22 Science-Backed Ways to Invest in Yourself

A person writing notes in a planner

You’re probably familiar with the value proposition of financial investing: spend strategically in the short-term on things that will pay dividends in the long-term. You siphon small amounts of your paycheck into your 401K each month in hopes that it will double or triple by the time you reach retirement.

But money isn’t the only thing you can manage up front for a greater payoff down the road.

Our time, energy, and focus are all finite resources that we choose to spend according to our priorities on any given day. But if we take a long-term approach to that spending, we can maximize our benefits and invest those resources in ourselves and our futures.

Here are 22 research-backed ways that you can invest now in your future wellbeing.

Invest in Your Goal Strategy

It’s tempting to get started on your goals right away, but it’s worth the effort to pause and invest time in creating a well-formed strategy.

Invest in your Goal Strategy

Invest in Better Habits

It only takes about three weeks to make a habit, so pausing other priorities to invest your full effort in creating positive routines is a small sacrifice you can make in order to set yourself up for long-term success.

Invest in Better Habits

Invest in Your Attitude

Even though changing your outlook is a mental task, it’s an important investment. Taking the time to alter your attitude daily takes effort and energy, but can ultimately improve your mental health and wellbeing.

Invest in Your Money

Financial investment is a personal investment, too. It’s impossible to set yourself up for emotional and physical health if you’re not planning for your future financially, so put effort into cleaning up your finances to take care of future you.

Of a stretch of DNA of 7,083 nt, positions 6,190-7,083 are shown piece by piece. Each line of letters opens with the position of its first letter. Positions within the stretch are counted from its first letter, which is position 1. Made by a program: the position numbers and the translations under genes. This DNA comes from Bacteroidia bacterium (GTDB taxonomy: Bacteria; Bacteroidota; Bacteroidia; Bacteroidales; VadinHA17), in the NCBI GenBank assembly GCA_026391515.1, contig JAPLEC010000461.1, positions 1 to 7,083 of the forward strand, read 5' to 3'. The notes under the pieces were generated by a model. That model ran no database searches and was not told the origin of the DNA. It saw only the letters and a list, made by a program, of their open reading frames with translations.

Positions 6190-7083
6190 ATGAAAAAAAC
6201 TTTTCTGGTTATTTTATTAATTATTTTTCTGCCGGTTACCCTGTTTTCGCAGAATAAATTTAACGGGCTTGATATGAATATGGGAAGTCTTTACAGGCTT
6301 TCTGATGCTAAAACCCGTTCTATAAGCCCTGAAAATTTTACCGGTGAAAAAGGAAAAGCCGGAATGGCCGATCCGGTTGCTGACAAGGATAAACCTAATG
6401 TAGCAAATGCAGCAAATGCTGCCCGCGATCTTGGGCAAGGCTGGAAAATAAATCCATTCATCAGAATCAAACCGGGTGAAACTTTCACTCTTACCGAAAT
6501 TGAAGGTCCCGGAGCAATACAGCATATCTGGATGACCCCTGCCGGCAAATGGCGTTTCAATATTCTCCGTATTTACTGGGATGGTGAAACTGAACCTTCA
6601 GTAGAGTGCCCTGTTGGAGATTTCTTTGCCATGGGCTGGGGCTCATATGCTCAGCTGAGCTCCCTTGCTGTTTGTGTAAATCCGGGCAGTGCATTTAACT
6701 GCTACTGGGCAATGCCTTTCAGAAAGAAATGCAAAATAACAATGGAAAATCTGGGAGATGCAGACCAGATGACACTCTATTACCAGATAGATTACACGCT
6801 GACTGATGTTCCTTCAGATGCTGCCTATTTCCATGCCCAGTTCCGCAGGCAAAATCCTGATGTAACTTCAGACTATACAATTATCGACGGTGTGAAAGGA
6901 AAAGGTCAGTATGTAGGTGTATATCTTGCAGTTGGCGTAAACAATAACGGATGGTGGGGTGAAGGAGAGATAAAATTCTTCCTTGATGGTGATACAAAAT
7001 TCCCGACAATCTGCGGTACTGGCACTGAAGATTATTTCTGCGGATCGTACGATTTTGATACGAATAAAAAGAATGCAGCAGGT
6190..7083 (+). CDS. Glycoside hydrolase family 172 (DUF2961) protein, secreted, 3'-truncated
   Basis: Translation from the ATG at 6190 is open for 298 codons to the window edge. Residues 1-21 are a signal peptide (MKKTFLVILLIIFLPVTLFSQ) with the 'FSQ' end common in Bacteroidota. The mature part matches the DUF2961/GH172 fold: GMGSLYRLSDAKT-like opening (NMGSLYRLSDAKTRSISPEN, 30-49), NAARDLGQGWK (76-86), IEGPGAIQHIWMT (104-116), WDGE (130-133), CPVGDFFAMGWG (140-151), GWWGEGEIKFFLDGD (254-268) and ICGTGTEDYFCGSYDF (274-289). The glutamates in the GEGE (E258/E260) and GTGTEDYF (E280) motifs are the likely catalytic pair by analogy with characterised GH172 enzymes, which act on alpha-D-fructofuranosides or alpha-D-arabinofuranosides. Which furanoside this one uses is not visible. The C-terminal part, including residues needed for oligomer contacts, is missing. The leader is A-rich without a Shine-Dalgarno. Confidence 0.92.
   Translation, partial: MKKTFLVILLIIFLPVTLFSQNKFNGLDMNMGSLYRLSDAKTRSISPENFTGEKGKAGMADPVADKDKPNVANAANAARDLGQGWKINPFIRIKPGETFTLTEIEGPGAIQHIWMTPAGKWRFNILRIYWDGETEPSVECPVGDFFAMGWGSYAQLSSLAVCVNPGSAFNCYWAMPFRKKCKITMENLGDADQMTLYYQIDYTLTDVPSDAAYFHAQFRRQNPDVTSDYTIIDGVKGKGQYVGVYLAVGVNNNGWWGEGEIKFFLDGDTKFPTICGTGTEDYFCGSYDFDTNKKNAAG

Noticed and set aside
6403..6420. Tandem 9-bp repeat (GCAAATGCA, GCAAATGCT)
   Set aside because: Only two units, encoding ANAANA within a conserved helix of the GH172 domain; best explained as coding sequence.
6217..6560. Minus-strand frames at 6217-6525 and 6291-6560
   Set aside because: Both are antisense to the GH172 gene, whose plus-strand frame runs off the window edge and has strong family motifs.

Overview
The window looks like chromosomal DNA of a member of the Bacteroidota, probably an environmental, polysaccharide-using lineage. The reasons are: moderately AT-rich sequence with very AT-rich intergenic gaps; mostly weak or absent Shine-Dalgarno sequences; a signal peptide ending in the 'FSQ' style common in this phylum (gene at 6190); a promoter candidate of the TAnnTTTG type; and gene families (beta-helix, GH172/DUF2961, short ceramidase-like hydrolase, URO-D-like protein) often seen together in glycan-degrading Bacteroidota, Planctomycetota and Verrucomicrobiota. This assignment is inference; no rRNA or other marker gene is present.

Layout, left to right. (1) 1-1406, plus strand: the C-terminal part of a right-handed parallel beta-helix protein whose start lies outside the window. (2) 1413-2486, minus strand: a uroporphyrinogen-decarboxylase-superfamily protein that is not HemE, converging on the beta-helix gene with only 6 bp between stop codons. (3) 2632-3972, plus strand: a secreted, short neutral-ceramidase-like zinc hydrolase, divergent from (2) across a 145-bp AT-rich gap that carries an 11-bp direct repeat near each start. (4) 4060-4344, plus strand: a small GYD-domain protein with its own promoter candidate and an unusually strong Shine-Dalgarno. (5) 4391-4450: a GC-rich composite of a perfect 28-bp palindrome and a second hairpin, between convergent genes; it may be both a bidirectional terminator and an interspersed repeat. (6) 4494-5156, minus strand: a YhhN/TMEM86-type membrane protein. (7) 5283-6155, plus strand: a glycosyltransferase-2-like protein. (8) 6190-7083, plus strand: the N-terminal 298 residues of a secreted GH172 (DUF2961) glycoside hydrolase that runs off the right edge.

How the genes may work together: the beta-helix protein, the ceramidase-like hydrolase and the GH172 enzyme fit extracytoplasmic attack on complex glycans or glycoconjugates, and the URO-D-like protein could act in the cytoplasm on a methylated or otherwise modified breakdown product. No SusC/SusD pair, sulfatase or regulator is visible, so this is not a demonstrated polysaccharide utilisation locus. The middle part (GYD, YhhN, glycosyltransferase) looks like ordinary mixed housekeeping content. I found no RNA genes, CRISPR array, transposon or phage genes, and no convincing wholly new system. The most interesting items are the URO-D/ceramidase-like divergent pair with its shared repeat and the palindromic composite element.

Invest in Your Money

Invest in Your Mind 

Just think about the hours you invested in your education as a child and how much that has paid off in your adult life. Continuing to cultivate your mind will have equally beneficial effects throughout the rest of your life.

Invest in Your Mind

Invest in Your Health

All of these investments can result in greater wellbeing, but there are also direct investments in your physical and mental health that can improve your quality of life later on.

Graphic list of ways to invest in your health

Invest in Others

It’s not just yourself you can spend time, energy and money on — putting your resources into your community can have long-lasting benefits for you, your loved ones and your neighbors.

Invest in Your Relationships

Investment doesn’t always mean setting aside actual money. It means giving any resource — be it your time, energy, or effort — to something now that will pay off in the future. The easiest way to find yourself in bad debt is by neglecting to track your finances. By strategically setting goals for your money as well as every other part of your life, you’re setting yourself up for success and making sure your energy is spent in the smartest way possible.

Sources

APA | Harvard | SAGE Journal | APA PsychNET | Journal of Personality and Social Psychology | Journal of Experimental Psychology | National Center for Biotechnology Information | Harvard Business Review | Journal of Applied Social Psychology | Mr. Electric | The Smart Cave | Science Daily | Forbes | Journal of Comparative Neurology and Psychology | Journal of Personality | Journal of Personality and Social Psychology | Huffington Post | Debt.com | MarketWatch | StudentLoanHero | The Simple Dollar | Lexington Law | The New York Times | Science Daily | American Journal of Public Health | Huffington Post | Psychosomatic Medicine | Psychology Today | Neurology | Huffington Post | American Heart Association | British Psychological Society | Physiology & Behavior | TIME Magazine | National Academy of Sciences | Journal of Behavioral Medicine | Journal of Clinical Sleep Medicine | Blood Purification | American Diabetes Association | Journal of the American Medical Association | AARP | Corporation for National & Community Service | SAGE Journals | Psychology Today | Canopy Health | WebMD